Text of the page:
Personal Rating 2.5% 75.0 66.7 58.3 50.0
Recommended Rating 2.5% 83.3 66.7 58.3 41.7
Evaluation Score 20% 74.5 72.4 72.6 71.6
Feature Content 15% 57.1 52.4 33.3 57.1
Performance 20% 90.0 90.0 96.2 74.4
Fuel Consumption 20% 33.8 35.1 36.6 32.5
Price 20% 28.5 33.1 30.8 31.8
Total Score 100.0% 57.9 57.3 55.2 52.9
Final Ranking 1 2 3 4

Personal Rating (2.5%): This is purely subjective. After the test, each participating editor was asked to rank the trucks in order of preference based on which he or she would prefer for his or her own use.

Recommended Rating (2.5%): Similar to the personal rating, but this time the editors were asked to rank the trucks based on which he or she might recommend to a friend, relative or random car shopper they might meet.

30-Point Evaluation (20%): Each editor rated each truck on a 1-10 scale using a comprehensive evaluation process that covered everything from exterior design to dynamic performance to cupholders. The results were calculated on a point system, and the scores listed are the average of all participants' evaluations.

Feature Content (15%): Editors picked 14 significant features that differ to some degree among the trucks in the test. Each truck was then given points based on which of those features it possessed. Standard features earn more points than optional ones, and unavailable features earn zero points. The score given here represents the percentage of total points out of a maximum of 42 points.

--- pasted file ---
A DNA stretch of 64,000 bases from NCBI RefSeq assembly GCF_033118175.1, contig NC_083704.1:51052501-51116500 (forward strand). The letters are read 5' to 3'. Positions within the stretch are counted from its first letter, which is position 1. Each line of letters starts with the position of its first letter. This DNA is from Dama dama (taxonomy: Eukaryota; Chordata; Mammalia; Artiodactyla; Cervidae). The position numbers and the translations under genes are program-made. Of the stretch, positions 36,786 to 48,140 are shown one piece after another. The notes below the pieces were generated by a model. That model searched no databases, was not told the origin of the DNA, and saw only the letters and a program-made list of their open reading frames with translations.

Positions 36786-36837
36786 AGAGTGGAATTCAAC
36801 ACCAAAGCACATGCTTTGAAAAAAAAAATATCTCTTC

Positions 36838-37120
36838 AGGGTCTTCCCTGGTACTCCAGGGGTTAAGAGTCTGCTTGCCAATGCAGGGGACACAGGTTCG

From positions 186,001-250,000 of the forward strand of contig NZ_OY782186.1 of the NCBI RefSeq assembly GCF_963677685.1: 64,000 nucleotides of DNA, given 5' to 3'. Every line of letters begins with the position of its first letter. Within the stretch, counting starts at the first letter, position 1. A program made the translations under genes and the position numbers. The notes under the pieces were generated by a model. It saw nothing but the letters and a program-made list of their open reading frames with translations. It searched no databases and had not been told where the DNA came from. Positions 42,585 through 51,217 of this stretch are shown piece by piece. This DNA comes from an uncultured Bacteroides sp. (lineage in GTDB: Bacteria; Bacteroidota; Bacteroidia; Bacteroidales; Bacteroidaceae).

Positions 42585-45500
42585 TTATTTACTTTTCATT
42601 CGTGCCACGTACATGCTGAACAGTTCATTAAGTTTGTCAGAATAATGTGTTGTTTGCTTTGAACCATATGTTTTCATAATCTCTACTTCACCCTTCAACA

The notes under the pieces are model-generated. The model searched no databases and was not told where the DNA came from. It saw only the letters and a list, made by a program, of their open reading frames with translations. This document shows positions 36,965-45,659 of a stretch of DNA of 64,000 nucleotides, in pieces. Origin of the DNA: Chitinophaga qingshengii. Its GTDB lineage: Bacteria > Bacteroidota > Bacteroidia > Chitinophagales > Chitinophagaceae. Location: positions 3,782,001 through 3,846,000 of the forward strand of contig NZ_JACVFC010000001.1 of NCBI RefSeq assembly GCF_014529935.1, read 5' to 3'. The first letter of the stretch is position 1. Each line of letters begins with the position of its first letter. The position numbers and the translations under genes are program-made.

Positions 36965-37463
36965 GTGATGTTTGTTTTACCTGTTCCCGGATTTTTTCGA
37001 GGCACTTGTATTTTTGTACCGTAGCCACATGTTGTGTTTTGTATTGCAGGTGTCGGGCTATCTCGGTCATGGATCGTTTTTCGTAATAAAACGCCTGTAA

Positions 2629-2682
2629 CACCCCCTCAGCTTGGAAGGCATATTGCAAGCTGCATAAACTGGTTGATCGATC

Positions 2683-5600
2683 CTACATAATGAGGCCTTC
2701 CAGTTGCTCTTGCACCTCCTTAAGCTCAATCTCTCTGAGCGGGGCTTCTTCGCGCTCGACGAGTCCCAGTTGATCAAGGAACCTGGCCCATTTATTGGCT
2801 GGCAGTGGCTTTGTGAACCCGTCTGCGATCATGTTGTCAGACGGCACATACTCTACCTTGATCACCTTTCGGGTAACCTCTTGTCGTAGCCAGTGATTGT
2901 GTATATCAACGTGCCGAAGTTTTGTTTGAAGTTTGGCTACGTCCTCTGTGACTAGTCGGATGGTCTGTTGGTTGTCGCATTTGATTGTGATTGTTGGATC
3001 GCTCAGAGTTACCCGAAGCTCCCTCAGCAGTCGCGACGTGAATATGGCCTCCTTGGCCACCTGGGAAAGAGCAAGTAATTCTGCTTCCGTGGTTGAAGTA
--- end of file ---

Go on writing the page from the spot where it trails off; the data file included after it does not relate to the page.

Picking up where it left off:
Performance Testing (20%): Each truck was taken to the test track to undergo our standard series of objective performance tests, then it was taken on the road for additional towing tests. Scores were awarded by giving the best truck in each specific performance category 100 percent. Subsequent trucks were scored based on how close they came to the best-performing truck. But the top scorer almost never earns an overall score of 100 points because it's rare for one vehicle to finish first in every specific test.

Fuel Consumption (20%): We usually base our fuel economy score on official EPA combined fuel economy ratings. But this time some of the trucks had optional axle ratios, and in those cases the EPA rating is inaccurate because it does not reflect the as-built condition of the vehicle. So instead we used the observed fuel economy we recorded during two weeks of use (not including towing miles) as a basis for scoring. Points are awarded on an absolute scale, so high-mileage economy cars score best. None of the trucks were particularly fuel-efficient, so all scores were relatively low.

Price (20%): Price is also scored on an absolute basis. Inexpensive economy cars score highest, while expensive ultra-luxury machines do poorly. These trucks fall somewhere in the middle, and so do their scores.

Vehicle
Model year2009
MakeDodge
ModelRam Pickup 1500
StyleLaramie 4dr Crew Cab 4WD SB (5.7L 8cyl 5A)